Can photojournalism stay relevant? In the darkened highway illuminated by the headlights of cars, a bystander was quietly documenting on his smartphone two young men confronting each other over a…
Can photojournalism stay relevant?
In the darkened highway illuminated by the headlights of cars, a bystander was quietly documenting on his smartphone two young men confronting each other over a traffic issue. After some heated exchange of words, one took a gun and fired at the other person. Pandemonium ensued. In a matter of seconds, the video was downloaded on Facebook. And before the night was over, the video had gone viral.
Welcome to the brave new world of instantaneous sharing of information! And as a photographer, you can’t help but ask, can photography keep pace with the new media world order?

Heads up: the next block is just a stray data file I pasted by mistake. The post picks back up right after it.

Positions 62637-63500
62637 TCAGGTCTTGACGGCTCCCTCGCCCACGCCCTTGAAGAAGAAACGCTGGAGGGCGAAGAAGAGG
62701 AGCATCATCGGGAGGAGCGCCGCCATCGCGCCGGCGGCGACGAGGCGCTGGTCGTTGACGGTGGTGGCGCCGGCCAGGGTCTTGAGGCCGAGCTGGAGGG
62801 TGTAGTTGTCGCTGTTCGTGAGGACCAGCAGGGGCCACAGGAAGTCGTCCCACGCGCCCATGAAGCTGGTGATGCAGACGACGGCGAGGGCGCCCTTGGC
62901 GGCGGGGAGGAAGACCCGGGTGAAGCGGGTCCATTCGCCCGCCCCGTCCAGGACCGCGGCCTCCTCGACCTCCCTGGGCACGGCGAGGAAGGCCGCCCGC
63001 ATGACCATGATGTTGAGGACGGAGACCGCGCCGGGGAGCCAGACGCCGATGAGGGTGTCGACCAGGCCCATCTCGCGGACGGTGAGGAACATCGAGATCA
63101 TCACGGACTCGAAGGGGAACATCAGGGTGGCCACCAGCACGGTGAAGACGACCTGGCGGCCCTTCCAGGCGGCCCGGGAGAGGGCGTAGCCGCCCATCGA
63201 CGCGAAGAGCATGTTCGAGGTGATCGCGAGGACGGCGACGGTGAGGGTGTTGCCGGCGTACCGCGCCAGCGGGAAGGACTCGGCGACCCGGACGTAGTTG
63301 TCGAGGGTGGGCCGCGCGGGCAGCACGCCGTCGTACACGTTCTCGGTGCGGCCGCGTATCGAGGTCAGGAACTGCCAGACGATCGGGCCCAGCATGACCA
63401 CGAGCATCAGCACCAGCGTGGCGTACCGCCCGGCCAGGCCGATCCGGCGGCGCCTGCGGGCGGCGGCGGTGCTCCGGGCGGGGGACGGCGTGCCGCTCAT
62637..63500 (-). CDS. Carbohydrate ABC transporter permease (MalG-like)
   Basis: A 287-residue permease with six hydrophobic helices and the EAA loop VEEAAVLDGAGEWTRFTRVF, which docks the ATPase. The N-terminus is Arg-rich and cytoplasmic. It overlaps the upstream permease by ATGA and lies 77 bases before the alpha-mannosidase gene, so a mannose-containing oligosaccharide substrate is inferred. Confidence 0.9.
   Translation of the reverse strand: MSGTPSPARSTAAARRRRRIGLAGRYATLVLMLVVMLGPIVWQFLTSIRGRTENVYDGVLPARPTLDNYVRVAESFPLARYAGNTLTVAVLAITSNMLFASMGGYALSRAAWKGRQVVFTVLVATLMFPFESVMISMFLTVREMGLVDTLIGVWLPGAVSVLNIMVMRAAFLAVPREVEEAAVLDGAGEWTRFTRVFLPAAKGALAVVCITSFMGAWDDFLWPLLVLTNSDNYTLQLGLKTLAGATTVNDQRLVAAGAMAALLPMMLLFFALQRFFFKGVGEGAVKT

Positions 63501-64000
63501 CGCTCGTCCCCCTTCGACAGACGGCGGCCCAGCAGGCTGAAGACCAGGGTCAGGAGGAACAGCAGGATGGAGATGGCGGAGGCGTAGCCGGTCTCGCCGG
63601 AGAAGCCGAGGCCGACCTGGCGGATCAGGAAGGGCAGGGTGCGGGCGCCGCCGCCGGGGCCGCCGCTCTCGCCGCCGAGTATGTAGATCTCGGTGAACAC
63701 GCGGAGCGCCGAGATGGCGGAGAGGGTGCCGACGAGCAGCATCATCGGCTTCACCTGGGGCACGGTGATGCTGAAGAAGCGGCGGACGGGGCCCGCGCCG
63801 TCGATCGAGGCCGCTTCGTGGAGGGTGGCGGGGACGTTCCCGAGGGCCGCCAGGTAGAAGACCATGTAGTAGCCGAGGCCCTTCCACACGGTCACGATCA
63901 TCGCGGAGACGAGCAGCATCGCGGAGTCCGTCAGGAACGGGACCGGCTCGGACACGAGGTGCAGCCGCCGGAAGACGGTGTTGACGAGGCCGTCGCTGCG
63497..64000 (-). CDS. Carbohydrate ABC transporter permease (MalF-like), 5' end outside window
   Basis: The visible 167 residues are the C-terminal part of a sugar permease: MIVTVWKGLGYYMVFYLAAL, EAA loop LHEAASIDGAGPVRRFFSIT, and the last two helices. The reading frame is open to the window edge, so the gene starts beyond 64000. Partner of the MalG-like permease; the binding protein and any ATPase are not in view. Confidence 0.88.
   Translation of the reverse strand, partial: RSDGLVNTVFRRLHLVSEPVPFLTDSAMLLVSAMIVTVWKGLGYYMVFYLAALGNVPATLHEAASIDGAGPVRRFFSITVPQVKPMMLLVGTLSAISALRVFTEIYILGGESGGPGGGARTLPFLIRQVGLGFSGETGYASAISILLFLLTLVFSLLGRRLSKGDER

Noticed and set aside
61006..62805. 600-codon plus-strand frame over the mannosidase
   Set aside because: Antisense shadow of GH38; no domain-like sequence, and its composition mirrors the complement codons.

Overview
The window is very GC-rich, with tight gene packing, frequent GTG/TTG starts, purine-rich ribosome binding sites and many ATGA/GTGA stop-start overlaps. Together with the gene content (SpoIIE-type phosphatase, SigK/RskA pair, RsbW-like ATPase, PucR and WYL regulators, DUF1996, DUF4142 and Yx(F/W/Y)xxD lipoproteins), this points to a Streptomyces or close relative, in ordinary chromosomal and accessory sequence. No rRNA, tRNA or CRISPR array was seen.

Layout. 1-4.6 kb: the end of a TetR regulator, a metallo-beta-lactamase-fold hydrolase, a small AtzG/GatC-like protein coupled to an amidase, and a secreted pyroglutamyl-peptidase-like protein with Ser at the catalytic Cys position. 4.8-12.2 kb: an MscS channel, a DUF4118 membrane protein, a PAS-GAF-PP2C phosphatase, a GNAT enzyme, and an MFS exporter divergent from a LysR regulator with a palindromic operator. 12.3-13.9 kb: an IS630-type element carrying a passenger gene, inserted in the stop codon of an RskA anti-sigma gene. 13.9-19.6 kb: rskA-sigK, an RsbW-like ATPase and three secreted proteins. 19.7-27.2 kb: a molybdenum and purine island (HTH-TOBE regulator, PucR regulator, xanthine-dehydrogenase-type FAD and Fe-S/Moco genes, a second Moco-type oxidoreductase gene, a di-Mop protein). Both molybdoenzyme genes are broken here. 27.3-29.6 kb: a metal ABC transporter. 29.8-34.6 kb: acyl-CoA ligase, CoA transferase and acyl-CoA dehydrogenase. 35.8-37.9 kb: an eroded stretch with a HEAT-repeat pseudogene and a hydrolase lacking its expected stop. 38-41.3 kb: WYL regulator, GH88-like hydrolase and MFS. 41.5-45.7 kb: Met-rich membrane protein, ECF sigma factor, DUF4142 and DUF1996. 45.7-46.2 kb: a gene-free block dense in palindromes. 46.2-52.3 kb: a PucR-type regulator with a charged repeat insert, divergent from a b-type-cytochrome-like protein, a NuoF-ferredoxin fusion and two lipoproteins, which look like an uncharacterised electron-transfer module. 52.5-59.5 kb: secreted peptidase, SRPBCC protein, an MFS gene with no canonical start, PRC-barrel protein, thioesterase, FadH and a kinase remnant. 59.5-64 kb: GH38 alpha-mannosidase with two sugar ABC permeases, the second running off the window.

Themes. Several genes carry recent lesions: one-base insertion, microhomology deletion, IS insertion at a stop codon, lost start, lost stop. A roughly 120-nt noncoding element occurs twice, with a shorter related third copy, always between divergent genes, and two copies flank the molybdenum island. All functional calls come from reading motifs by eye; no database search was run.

Photography, as we knew it, has recently gone through a dramatic and decidedly major makeover. The shift from film to digital is earth-shaking. The transition is ushered in by the entry of a brand-new technology which redefined how photographs are produced and shared. The new technology attracted a younger and more numerous band of practitioners who are in a mad dash to take over the castle. As in any revolution, there are casualties. Kodak, the iconic company whose name is synonymous to photography, is its biggest victim. Then there are the smaller and largely unaccounted photo entities that folded shop. And in the vast wasteland are older photographers who stubbornly refuse to follow the beat of the new drum, preferring to stick around in the old terminal and dreaming of the past. Continue Reading